Stroll argues that the four decades of evolution in recreation technology and the expansion of Wilderness as a tool for resource protection since the Act was passed necessitate that we re-evaluate what Congress meant by prohibiting “all forms of mechanical transport.”

Read strictly, this term could be applied to numerous forms of transport: alpine and mountaineering skis, rowboats with oarlocks, antishock hiking poles and gear. Pushed even further, the term could even prohibit the mechanical transport of anything, thus banning fishing reels, wheelbarrows and game carts. We already have high tech kayaks that utilize human-powered propellers, making them more akin to bicycles in their transmission system, and who knows what other forms of human-powered recreational devices might be down the pike.

Stroll’s investigation into Congress’s intent shows that the legislators’ concern was to protect Wilderness areas as natural areas by prohibiting the transport and delivery of persons and supplies for development purposes. It was not their intent to prohibit human-powered recreation. Stroll’s research into the congressional debates shows that:

… key House and Senate backers of the Act thought that Wilderness was meant to “develop physical fitness and adventurous habits of mind” and they quoted President Kennedy regarding the virtues of the “traditional bike to school that helped to build young bodies.” Had the ability to explore the outdoors by rugged bicycle travel existed in the 1960s, it seems unlikely that the forefathers of the Act would have thought it unsuitable for Wilderness. (470)

In the early versions of both the House and Senate bills, “mechanical transport” was always linked to the transport of persons and supplies. The original legislative text read “nor any other mechanical transport or delivery of persons or supplies, nor any temporary road, nor any structure or installation, in excess of the minimum required …” This linkage is important, according to Stroll, since Congress was seeking to prevent lasting impacts on the landscape by human activity, such as roads and the infrastructure of development and human habitation. He writes:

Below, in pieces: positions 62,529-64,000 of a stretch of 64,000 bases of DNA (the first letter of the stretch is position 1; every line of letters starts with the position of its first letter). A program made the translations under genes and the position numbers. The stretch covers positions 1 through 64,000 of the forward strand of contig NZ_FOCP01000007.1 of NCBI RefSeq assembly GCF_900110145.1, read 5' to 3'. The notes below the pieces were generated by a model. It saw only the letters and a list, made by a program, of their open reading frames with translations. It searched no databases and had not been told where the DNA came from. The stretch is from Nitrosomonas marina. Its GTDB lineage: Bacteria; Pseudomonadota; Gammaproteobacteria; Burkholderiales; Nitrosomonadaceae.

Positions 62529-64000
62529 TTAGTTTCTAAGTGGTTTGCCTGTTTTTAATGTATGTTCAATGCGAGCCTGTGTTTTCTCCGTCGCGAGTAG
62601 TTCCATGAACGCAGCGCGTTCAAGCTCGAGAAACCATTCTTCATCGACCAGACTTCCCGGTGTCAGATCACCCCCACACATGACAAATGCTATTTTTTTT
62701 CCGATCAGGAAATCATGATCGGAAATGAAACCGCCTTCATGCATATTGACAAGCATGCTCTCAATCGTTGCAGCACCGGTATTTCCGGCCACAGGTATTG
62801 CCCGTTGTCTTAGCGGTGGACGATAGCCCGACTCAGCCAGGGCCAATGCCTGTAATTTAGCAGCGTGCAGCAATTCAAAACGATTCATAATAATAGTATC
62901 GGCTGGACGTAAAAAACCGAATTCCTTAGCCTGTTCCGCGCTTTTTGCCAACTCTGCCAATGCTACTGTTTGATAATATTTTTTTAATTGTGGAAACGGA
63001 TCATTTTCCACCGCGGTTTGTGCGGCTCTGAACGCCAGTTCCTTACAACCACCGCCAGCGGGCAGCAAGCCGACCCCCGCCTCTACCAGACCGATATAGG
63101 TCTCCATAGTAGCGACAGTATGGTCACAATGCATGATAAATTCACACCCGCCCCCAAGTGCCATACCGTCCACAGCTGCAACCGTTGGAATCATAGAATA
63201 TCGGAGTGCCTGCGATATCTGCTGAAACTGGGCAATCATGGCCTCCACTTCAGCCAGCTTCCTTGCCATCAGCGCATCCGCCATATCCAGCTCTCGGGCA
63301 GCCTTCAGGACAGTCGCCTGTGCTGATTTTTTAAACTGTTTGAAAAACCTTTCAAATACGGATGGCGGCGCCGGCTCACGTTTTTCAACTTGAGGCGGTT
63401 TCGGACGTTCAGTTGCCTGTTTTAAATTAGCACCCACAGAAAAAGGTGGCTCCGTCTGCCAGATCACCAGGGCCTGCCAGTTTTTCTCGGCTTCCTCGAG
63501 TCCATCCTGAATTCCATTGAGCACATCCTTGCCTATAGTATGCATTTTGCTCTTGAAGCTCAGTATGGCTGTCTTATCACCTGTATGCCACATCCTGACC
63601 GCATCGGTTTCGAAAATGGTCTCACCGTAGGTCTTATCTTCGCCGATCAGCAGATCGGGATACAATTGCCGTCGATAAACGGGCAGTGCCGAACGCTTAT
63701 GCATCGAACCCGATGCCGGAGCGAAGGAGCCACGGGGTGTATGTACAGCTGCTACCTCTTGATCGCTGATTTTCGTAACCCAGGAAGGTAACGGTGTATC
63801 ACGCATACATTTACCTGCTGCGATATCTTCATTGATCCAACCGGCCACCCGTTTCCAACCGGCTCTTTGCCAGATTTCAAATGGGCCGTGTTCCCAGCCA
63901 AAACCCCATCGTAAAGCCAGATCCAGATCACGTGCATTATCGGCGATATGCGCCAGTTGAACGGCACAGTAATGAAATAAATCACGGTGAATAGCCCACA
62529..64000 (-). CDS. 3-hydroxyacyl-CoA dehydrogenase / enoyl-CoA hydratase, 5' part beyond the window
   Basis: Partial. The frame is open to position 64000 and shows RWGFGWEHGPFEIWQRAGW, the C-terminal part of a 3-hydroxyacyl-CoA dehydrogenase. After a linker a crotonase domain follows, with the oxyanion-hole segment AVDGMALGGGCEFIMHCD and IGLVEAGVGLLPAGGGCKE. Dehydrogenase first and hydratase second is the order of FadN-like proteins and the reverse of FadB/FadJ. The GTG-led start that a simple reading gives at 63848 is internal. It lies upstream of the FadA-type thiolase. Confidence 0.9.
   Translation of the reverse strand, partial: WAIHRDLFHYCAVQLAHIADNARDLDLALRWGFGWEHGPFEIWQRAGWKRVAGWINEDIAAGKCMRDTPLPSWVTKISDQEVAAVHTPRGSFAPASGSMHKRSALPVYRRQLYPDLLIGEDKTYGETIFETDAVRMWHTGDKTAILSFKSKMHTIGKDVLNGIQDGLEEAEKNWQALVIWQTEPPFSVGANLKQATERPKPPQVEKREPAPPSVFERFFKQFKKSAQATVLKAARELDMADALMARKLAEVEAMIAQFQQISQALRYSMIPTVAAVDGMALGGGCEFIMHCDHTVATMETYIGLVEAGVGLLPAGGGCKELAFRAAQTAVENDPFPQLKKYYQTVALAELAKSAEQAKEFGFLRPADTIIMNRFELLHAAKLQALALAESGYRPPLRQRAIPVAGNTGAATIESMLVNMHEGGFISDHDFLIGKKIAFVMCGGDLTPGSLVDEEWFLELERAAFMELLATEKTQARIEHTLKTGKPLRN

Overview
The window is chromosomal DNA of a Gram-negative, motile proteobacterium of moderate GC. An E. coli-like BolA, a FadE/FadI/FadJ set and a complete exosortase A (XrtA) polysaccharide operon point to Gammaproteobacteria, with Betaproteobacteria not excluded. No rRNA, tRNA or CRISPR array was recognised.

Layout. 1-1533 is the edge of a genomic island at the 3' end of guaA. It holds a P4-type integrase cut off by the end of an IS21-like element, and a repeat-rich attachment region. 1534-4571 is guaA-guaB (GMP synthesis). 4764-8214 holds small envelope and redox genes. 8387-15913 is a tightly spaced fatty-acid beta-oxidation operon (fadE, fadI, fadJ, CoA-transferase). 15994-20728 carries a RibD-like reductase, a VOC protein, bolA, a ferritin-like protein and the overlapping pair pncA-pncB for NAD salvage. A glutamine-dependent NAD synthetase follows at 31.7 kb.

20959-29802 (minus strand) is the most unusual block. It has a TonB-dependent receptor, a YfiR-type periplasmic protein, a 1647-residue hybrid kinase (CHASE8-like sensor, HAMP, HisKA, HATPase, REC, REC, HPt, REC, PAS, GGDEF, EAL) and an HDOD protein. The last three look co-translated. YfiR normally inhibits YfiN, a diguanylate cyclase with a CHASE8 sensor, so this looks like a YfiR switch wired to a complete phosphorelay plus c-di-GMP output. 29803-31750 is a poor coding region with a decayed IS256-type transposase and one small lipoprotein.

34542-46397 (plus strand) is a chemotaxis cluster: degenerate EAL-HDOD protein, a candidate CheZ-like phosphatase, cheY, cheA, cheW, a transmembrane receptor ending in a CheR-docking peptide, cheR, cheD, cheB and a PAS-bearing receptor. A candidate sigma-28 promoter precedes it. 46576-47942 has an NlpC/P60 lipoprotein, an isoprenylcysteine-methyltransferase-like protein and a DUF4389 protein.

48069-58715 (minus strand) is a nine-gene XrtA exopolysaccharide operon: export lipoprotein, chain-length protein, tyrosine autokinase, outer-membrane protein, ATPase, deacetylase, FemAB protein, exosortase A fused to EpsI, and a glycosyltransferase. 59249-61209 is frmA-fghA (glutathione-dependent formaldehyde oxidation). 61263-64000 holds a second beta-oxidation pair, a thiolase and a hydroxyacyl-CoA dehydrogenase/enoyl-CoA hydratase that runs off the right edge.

This is not language that would be employed to describe exploring Wilderness under one’s own power. It connotes the carrying of human beings as passengers, or the conveyance of supplies as cargo, on a road in a mechanical conveyance like a wagon or by water on a barge. Congress intended to prohibit the passive transport of passengers. It did not intend to prohibit simple forms of human-powered transport, such as bicycles, snowshoes, skis, kayaks, rowboats, or climbing equipment, that can be used quietly on narrow trails or natural features. These devices do not require roads, nor do they leave any permanent trace. The House wanted to preclude mechanical transport, whether or not motorized, that would require artificial infrastructure and permanent alteration of the physical environment.(471)

So, why did the final 1964 version only refer to “any form of mechanical transport” and not link this phrase directly with moving passengers and supplies? Ironically, it was edited in the name of clarity. According to one member of Congress at the time, the House of Representatives removed the reference to the delivery of persons and supplies in June of 1964, in his words, “solely for the purpose of clarification. The substance and intent of the original language and of the substitute language are the same.” As a result of this “clarity,” bikes have been thrown out with the bathwater.

Not only did Congress seek to prevent lasting human impact on the environment by prohibiting the means by which development could occur—the transport of persons and supplies—they also wanted to foster human-powered recreation and improve the hardiness of the American mind and body. Congress was concerned with the physical decline of Americans due to the creature comforts of modern civilization. Americans would rather drive than exercise; they’d rather stay in hotels than pitch tents. Americans were becoming lazy, and in the Cold War politics of the time, this could affect the global axis of power.

In the discussions about a primitive ski area called San Gorgonio, in the San Bernadino Mountains of southern California, the debate didn’t focus on whether skiing was an appropriate form of recreation—all presumed that it was—but rather, they wished to prevent the area from becoming a commercial operation with the necessary infrastructure. According to a congressman, the skiers “must also climb the slopes rather than be transported on tows. Is not this the mark of a true sportsman?” Mountain bikers aren’t much different: they must earn an exhilarating downhill with an arduous climb.